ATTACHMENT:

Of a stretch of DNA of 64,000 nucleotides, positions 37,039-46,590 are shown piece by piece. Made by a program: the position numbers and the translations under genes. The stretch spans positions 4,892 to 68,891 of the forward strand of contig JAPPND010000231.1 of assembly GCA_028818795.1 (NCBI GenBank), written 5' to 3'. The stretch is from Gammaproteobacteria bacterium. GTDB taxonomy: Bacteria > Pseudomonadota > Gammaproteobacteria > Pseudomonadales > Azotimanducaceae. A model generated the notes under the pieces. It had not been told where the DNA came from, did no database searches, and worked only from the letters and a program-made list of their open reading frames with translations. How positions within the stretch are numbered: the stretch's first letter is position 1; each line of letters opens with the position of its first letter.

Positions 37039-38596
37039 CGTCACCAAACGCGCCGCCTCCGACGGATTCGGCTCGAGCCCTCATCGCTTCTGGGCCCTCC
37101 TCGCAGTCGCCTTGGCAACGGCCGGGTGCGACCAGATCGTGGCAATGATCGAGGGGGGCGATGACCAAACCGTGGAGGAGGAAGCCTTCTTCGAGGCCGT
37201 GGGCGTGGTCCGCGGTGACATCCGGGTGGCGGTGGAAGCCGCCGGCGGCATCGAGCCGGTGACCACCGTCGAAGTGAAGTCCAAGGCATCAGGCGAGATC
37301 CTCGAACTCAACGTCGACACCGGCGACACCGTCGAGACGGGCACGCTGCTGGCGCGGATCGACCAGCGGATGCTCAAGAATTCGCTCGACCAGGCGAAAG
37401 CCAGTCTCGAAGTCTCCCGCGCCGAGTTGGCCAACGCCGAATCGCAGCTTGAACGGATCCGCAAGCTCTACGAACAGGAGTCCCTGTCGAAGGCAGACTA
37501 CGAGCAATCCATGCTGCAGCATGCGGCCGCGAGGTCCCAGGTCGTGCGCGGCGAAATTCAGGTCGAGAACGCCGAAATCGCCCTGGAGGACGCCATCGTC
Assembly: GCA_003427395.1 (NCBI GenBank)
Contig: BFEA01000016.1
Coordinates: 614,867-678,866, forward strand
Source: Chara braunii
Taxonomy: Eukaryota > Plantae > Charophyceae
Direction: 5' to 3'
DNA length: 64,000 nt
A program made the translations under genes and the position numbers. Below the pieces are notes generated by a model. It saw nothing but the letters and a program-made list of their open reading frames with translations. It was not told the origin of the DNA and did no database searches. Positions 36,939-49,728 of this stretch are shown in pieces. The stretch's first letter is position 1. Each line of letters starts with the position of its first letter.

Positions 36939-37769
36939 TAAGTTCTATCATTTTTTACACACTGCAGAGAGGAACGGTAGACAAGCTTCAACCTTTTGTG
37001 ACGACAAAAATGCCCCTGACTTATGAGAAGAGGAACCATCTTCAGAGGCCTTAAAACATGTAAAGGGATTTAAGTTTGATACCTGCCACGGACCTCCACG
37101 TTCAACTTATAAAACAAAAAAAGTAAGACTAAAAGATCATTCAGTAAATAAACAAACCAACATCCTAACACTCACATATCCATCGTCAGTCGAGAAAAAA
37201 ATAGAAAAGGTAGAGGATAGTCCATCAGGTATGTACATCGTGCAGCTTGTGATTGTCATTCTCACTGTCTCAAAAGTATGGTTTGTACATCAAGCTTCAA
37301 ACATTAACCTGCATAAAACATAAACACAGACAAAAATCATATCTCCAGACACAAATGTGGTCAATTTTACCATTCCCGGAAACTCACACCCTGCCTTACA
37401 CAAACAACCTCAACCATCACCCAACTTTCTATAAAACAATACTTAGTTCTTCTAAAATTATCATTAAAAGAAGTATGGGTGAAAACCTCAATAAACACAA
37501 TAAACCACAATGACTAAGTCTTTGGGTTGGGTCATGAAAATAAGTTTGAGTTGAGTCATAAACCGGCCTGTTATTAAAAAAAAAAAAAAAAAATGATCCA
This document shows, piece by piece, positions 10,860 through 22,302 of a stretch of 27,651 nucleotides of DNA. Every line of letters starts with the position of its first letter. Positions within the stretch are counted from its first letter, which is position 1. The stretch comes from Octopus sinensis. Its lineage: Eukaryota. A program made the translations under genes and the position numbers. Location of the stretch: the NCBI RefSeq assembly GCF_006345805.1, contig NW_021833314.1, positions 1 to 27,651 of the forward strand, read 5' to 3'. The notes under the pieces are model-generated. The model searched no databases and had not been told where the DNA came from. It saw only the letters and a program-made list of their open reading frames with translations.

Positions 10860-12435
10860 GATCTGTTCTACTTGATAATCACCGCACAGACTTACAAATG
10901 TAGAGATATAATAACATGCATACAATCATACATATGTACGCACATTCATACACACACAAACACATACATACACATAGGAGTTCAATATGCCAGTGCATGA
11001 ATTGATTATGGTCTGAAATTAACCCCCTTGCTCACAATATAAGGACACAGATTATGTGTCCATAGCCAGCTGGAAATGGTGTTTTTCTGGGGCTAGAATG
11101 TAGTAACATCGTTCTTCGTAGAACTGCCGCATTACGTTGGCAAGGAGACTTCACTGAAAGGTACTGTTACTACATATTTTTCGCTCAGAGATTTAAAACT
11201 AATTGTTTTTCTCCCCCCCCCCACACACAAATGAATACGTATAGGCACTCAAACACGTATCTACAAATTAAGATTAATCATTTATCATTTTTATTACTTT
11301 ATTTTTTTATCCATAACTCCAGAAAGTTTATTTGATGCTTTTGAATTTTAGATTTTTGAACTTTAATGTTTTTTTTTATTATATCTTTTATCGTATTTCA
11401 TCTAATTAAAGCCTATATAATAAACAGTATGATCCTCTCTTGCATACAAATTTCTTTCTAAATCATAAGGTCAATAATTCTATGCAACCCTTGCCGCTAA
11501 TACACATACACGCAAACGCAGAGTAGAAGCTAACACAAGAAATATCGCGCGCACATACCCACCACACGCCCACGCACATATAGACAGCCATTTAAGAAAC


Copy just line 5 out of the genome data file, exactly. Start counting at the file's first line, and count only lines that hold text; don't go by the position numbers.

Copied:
37201 GGGCGTGGTCCGCGGTGACATCCGGGTGGCGGTGGAAGCCGCCGGCGGCATCGAGCCGGTGACCACCGTCGAAGTGAAGTCCAAGGCATCAGGCGAGATC